Perhaps many view the word “recovery” as a process such as this great post by Diana Olick at CNBC that covers all the housing bases. I can agree with it being some sort of “process.” However I think the word when used by people in the business of real estate is different than when used by the consumer. I feel strongly that the use of the word implies to the consumer that the housing market will soon return to the heady days of yore (my recent fave saying) and that’s not what is happening.

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[NYT Business Day Live] Luxury Real Estate As Art?

September 1, 2012 | 6:00 am | |


[click to play]

I enjoyed the interview of James B. Stewart and Alexei Barrionuevo by Louise Story (best last name a reporter could ever have), on the topic of luxury real estate in the New York Times Business Day Live video series. Mr. Stewart (author of Den of Thieves – one of my favorite books of all time) penned “The Market for Real Estate Masterpiecesexploring the idea of high end real estate as art based on Alexei’s high end housing market coverage of the past year, including the $100M listing (including the upset interior designer), the $88M sale and the >$90M contract among others.

Here was my take on the “Art as Real Estate” angle in Mr. Stewart’s column:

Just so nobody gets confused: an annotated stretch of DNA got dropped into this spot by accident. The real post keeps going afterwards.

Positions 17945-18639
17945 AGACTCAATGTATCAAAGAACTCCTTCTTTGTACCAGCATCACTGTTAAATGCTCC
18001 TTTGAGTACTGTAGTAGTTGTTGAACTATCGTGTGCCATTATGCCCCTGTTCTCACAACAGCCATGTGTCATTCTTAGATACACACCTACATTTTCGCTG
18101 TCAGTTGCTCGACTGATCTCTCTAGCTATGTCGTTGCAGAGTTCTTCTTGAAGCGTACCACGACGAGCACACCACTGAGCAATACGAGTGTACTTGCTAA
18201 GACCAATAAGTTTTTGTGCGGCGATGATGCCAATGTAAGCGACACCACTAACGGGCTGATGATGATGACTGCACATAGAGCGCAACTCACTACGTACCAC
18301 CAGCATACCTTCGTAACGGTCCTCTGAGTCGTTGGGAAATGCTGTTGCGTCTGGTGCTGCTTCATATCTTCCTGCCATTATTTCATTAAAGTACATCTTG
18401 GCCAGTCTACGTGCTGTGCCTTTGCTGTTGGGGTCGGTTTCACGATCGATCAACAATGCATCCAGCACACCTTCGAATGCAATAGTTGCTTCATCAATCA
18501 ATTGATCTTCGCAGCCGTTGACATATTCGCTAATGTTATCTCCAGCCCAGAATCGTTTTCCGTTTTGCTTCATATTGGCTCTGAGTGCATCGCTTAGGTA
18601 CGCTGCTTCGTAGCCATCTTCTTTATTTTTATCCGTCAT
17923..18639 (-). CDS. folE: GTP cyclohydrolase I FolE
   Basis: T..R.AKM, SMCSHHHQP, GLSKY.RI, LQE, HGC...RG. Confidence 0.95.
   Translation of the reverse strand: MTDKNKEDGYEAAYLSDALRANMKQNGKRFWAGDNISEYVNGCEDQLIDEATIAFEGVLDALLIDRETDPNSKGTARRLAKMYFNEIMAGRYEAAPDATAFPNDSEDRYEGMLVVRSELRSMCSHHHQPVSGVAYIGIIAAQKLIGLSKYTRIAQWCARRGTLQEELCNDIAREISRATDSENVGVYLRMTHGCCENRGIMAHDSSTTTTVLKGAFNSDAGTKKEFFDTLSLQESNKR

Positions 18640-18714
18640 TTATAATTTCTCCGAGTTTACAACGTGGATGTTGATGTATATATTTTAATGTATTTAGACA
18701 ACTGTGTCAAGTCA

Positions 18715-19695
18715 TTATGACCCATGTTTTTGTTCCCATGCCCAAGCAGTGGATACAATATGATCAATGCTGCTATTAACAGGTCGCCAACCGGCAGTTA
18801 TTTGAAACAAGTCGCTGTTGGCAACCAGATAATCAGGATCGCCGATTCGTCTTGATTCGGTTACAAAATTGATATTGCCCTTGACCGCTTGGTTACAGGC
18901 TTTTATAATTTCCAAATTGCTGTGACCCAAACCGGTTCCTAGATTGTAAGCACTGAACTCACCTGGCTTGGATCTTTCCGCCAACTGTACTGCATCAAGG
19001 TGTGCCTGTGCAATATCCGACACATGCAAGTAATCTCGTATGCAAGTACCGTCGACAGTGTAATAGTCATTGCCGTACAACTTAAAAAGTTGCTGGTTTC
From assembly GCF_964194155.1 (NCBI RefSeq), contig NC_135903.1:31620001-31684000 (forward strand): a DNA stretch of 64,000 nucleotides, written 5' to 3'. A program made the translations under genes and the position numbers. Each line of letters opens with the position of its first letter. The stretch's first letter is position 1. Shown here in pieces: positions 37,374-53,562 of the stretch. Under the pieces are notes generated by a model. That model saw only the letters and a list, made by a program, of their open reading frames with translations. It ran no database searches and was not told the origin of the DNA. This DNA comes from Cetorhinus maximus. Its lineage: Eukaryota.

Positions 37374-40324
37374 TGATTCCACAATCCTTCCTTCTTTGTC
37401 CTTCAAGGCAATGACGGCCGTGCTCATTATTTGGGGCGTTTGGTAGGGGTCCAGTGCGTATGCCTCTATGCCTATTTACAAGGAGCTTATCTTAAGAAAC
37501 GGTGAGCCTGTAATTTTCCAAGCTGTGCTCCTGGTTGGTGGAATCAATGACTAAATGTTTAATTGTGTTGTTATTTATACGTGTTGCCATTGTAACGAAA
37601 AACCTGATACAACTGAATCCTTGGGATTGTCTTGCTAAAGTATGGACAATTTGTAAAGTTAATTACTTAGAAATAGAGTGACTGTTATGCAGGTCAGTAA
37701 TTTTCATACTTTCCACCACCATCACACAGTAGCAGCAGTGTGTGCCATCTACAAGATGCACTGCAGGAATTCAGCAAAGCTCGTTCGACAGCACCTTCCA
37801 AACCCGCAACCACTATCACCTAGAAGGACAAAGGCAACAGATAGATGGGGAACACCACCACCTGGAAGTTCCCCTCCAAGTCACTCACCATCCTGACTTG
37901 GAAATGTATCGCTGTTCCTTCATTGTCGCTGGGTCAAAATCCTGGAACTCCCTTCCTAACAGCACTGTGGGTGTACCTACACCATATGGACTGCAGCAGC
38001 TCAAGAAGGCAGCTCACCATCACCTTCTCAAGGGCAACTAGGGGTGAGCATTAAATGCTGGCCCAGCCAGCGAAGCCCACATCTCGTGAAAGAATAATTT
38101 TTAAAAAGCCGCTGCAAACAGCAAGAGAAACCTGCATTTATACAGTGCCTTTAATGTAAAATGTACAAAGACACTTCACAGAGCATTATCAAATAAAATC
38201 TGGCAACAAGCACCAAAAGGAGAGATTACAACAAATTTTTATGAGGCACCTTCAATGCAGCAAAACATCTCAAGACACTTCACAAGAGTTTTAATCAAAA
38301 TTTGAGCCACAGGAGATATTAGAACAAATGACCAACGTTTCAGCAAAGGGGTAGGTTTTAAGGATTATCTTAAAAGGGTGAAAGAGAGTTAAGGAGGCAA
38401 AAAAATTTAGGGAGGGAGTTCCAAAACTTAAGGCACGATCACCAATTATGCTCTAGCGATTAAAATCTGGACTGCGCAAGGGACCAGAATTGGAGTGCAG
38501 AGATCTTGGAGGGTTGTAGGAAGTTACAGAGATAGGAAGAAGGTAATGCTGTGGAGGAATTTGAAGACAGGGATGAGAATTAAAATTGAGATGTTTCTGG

“When people refer to their real estate as art, they’re really trying to say it’s unique, that it can’t be replicated.”

He said he’s seen the phenomenon not just in New York, but also Miami, London, Los Angeles and other markets where investors “are looking for safety in a world of turmoil and uncertainty.”

But, he said, “they’re confusing price with art. You’d think that titans of industry would be very individualistic about their acquisitions, but at the very top, there’s a herd mentality. You get one or two very large transactions that grab headlines and then it’s like a light switch goes off. In New York, this happened in the second half of 2010, and since then it’s been very intense. The size of what’s happening is unprecedented. How long can this go on? You see this kind of behavior and you have to wonder.”



New York Times Business Day Live August 31,2012 [New York Times]
Common Sense: The Market for Real Estate Masterpieces [New York Times]
Reaching for $100M [New York Times]
Other Luxury Real Estate articles by Alexei Barrionuevo [New York Times]

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[On A1, 5 & Dime] New York Times Cover Story On Woolworth Condo Conversion

August 8, 2012 | 11:12 am | | Public |

A real estate article by Michelle Higgins on the Woolworth Building Condo Conversion: Luxury Living in Old Temple of the 5 and Dime made the cover of the New York Times today.

Not to wear out the use of irony here but the very idea that multi-million dollar homes will be located in the crowned jewel of nickel and dime retail sales is a bit mind boggling in retrospect.

Our company got a nice mention for the Manhattan zip code data we have been been tracking for the NYT for years. They’ve got a nice interface to slice and dice the data.

This is our 10th mention on A1 (I’m a numbers guy so I count everything) and I can assure you it never gets old.

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Why “Pull From Air” (P.F.A.) Is An Appraisal Term, Pig v. Sheep Explained

July 23, 2012 | 11:41 am | | Public |